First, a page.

by Bernard R. Kling
I received semicha (ordination) as a rabbi on July 1, 2010 from Rabbi Joseph H. Gelberman and the Beit Din (rabbinical court) of the Rabbinical Seminary International (RSI), an independent, transdenominational Jewish seminary in the Neo-Hasidic tradition. The RSI, which is based in New York City, is headed by Rabbi Gelberman, a true tzaddik who has been called “the New Yorker Rebbe,” He is an amazing man, a 98-year-old Hasidic rabbi who escaped the Holocaust and went on to pioneer open, non-denominational, interfaith-oriented Judaism in America. For me, being ordained at the age of 58 by Rabbi Gelberman and his Beit Din was a dream come true.
I grew up in a classical Reform environment in Beverly Hills, California but never really connected with my own Judaism until I encountered a book that truly changed my life—”The Torah: a Modern Commentary” by Rabbi Gunther Plaut. Its richness of background information, its openness to various interpretations, its respect for tradition without being a slave to it—all of these drew me powerfully in. Suddenly, I could feel a living presence in the text. I fell in love with Torah and the study of it.
I soon connected with Congregation Havurim, a small, startup Reform Congregation in Temecula, California. I found myself almost immediately becoming a service leader and the head of the Religious Practices Committee. Suddenly I was leading Shabbat and High Holy Day services, attending Torah study, directing the process of making ritual decisions, and writing a monthly column for the congregational newsletter. These were the last things in the world I ever imagined myself doing—and I loved them.
I moved to northern Arizona in late 1996 and immediately became very involved with the Jewish Community of Sedona and the Verde Valley, an enthusiastic, unaffiliated congregation. I was instrumental in initiating and leading lay led Shabbat services and a Wednesday morning minyan, organized Torah and Talmud study, and wrote a monthly column and discussions of the Torah portion and Talmud section being studied for the congregational newsletter. I also led Selichot services and second day Rosh Hashanah services and organized open discussions of liturgy on Yom Kippur afternoons.
I was Vice President for Religious Affairs of the Jewish Community of Sedona and the Verde Valley for several years. I acted as the public, religious face of the community, which did not have a resident rabbi. For several years I wrote a weekly column for the religion page of the local newspaper, combining congregational announcements with a mini-essay on the Torah portion of the week. I was also active in interfaith activities, including a joint weekly Bible study with several local Protestant ministers, public movie and discussion encounters with the local Buddhist community, and participation in the annual interfaith Thanksgiving celebration at the local Catholic church.
I moved to Boulder, Colorado in 2003. For my first few years in Boulder I was a member of Nevei Kodesh, Rabbi Tirzah Firestone’s Jewish Renewal congregation. For two years I was a member of the rabbi’s committee that planned and organized religious services. I participated in running High Holy Day services and in leading children’s services, co-led a second Seder and several “Shabbat in the Park” summer services, and taught the history of the Zionist movement as part of a series of classes on Jewish history. At Reb Tirzah’s invitation, I delivered a sermon to her congregation on the hot topic of overcoming Holocaust obsession. I also led several classes on the Talmud for Beginners book series by Rabbi Judith Z. Abrams.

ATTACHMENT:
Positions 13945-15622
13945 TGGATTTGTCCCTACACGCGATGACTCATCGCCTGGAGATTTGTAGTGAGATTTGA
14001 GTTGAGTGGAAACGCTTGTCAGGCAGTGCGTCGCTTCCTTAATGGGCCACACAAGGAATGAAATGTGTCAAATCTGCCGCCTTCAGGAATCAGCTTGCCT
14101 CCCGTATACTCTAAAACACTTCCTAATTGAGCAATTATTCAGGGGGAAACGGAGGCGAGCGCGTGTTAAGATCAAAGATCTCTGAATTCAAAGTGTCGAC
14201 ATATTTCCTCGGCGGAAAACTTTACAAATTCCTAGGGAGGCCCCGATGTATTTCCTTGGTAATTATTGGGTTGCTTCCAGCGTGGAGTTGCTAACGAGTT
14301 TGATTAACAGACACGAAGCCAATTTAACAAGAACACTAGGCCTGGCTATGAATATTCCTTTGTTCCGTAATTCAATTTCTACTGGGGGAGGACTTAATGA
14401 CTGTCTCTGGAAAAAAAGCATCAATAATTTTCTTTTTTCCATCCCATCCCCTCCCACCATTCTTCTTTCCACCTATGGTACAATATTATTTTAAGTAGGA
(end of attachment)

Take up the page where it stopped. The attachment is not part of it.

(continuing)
After fifteen years of commitment to various Jewish communities and to the study of Judaism, I decided it was time to take things to the next level. I enrolled in the Modern Rabbi program of the Rabbinical Seminary International, an accelerated program suitable for individuals with substantial Jewish knowledge and leadership experience. Completing this program led to my recent ordination.
As a Modern Rabbi, I see myself serving Jews as they are today. My mission above all is to help modern Jews preserve the living essence of Judaism in a very non-traditional world—and to live by it with joy. I also seek to help today’s Jews connect to the entire sweep of Jewish history—even though we live in a very different time—and with the Jewish people as a whole, especially our fellow Jews in the State of Israel—even though we live in a very different place. We are only one organ in a much larger body, a body that has endured for almost four thousand years. With God’s help, our people will long continue to endure, and to follow our own distinctive spiritual path.
My immediate goal is to connect with a small Jewish community—or communities—who have the need for a rabbi, somewhere in the heartland of America.
Please visit my website, www.rabbibernie.com, for additional information.